Publication of Updated Attorney General Guidelines for Victim and Witness Assistance
In October 2022, Attorney General Merrick B. Garland issued revised Attorney General Guidelines for Victim and Witness Assistance. The revised guidelines, which was updated for the first time in a decade, address when and how department employees work with victims and witnesses of crime to ensure that their voices are heard and that they are protected during criminal justice proceedings. For the first time the guidelines include cultural and linguistic considerations for victims from American Indian and Alaska Native communities.
National Native American Outreach Services Liaison
Last year, the department announced the creation of a new National Native American Outreach Services Liaison. Since that announcement, the Liaison has begun to help amplify the voice of crime victims in Indian country and their families across the department as they navigate the federal criminal justice system. In the coming months, the Liaison will meet with survivors and family members of MMIP to learn more about the current challenges in MMIP cases and to make recommendations about the department’s continued response.
Federal Law Enforcement Strategy to Prevent and Respond to the MMIP Crisis
In July 2022, the Department of Justice and the Department of the Interior submitted a report pursuant to Sections 2 and 4(a) of Executive Order 14053, which called for “coordinated and comprehensive Federal law enforcement strategy to prevent and respond to violence against Native Americans, including to address missing or murdered indigenous people where the federal government has jurisdiction.” The report was published late last year and is available on the department website here.
Guide for Tribal Community Response Plans for Missing Persons Cases
In December 2022, the department published a Guide to Developing a Tribal Community Response Plan for Missing Persons Cases. This Guide is a resource for Tribes interested in developing a plan to respond to missing person cases that is tailored to the specific needs, resources, and culture of Tribal communities.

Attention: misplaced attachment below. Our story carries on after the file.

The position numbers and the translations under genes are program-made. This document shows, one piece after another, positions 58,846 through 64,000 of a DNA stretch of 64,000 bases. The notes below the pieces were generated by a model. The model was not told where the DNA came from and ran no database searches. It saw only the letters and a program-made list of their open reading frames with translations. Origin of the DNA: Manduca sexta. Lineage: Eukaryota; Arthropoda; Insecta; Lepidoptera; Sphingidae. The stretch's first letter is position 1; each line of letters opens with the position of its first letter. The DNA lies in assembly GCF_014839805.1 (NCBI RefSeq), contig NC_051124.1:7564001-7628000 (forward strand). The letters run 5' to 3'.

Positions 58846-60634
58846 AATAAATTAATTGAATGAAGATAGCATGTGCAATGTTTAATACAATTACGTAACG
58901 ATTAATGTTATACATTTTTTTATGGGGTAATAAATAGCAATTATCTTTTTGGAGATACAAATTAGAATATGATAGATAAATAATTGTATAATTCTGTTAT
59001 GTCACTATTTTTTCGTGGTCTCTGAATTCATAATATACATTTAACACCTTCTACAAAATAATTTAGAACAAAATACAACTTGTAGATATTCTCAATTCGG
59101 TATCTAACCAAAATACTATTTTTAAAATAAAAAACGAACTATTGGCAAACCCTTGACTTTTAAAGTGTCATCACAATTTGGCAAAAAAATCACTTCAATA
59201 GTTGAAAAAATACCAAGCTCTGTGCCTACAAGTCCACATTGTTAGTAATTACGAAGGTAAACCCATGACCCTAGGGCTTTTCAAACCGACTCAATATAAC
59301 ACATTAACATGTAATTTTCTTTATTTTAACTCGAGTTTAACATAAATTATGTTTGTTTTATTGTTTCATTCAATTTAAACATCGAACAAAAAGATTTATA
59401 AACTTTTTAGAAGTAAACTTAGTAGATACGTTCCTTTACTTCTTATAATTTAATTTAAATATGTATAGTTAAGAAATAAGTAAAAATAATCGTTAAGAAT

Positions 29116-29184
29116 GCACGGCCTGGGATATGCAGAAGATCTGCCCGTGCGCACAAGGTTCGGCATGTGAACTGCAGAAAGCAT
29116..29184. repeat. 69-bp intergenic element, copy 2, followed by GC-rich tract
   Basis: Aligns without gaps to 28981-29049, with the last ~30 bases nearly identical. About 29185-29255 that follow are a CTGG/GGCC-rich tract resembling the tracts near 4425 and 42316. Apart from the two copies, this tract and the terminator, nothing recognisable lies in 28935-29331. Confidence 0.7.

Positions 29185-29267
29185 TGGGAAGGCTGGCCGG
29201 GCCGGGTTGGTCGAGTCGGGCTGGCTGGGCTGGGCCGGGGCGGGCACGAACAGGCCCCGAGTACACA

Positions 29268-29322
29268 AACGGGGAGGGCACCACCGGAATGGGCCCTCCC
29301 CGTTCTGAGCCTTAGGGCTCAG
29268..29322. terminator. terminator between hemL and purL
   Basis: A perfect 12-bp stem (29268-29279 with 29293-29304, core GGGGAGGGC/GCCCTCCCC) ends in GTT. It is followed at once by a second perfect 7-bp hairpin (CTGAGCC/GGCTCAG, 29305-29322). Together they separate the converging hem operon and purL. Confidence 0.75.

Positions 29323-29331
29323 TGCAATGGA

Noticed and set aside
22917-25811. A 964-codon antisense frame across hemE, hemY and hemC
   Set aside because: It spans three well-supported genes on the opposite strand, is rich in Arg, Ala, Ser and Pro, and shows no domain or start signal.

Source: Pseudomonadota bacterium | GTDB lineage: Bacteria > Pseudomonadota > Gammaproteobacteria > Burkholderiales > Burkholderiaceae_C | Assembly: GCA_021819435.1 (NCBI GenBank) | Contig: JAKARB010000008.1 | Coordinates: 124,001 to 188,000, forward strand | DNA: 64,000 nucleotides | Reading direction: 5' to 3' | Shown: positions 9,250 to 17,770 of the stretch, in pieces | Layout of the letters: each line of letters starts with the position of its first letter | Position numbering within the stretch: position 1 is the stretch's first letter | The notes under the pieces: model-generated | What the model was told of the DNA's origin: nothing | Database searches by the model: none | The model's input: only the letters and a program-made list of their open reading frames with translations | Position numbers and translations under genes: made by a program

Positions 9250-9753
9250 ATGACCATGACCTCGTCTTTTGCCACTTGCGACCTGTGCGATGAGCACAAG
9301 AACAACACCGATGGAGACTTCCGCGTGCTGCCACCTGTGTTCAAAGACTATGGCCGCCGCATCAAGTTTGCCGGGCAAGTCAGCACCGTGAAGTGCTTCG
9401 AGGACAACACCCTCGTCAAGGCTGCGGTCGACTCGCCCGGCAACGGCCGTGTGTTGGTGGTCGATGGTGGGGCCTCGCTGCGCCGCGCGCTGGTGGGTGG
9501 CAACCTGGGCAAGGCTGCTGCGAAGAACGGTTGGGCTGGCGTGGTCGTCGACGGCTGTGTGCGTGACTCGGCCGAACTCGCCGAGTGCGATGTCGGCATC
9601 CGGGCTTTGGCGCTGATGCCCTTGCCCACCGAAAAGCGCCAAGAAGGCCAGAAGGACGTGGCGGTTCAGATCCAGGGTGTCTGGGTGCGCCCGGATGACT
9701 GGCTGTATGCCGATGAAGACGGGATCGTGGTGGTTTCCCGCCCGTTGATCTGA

Launch of the COPS Office Tribal MOU/MOA Resource Library
On Monday of this week, the department’s Office of Community Oriented Policing Services (COPS) published its Tribal Memorandum of Understanding (MOU)/Memorandum of Agreement (MOA) Sample Resource Library. This library provides users with the resources to research and successfully draft agreements that will help agencies develop and solidify partnerships to address missing or murdered Indigenous persons cases.
Expanded Scope of the Tribal Victim Services Set-Aside Grant Program
The department’s Office for Victims of Crime (OVC) expanded the scope of allowable activities under its Tribal Victim Services Set-Aside (TVSSA) grant program to permit Tribal communities to pay for costs related to generating awareness of individual missing persons cases involving American Indians and Alaska Native persons, supporting private search efforts for missing American Indians and Alaska Native persons in certain circumstances, and supporting efforts to coordinate the Tribal, state, and federal response to MMIP cases.
Government-to-Government Tribal Consultation on Violence Against Women
In September 2022, the department’s Office of Violence Against Women (OVW) held the 17th Annual OVW Government-to Government Tribal Consultation on Violence Against Women in Anchorage, Alaska. OVW is responsible for conducting annual government-to-government consultations with the leaders of all Federally recognized Indian Tribal governments on behalf of the Attorney General. The 2022 Tribal consultation report is available here.
National Institute of Justice Study of MMIP Cases in New Mexico
Last year, the department’s National Institute of Justice (NIJ) funded a study that will provide vital information regarding the prevalence and context of cases of MMIP in New Mexico and, importantly, will inform long-term data collection, analysis, and reporting strategies on MMIP cases. These improvements will support data-driven decision-making regarding MMIP in New Mexico moving forward.
Additional Department of Justice Resources
For additional information about the Department of Justice’s efforts to address the MMIP crisis, please visit the Missing or Murdered Indigenous Persons section of the Tribal Safety and Justice website.
Click here for more information about reporting or identifying missing persons.
Clair Johnson Howard
Public Affairs Officer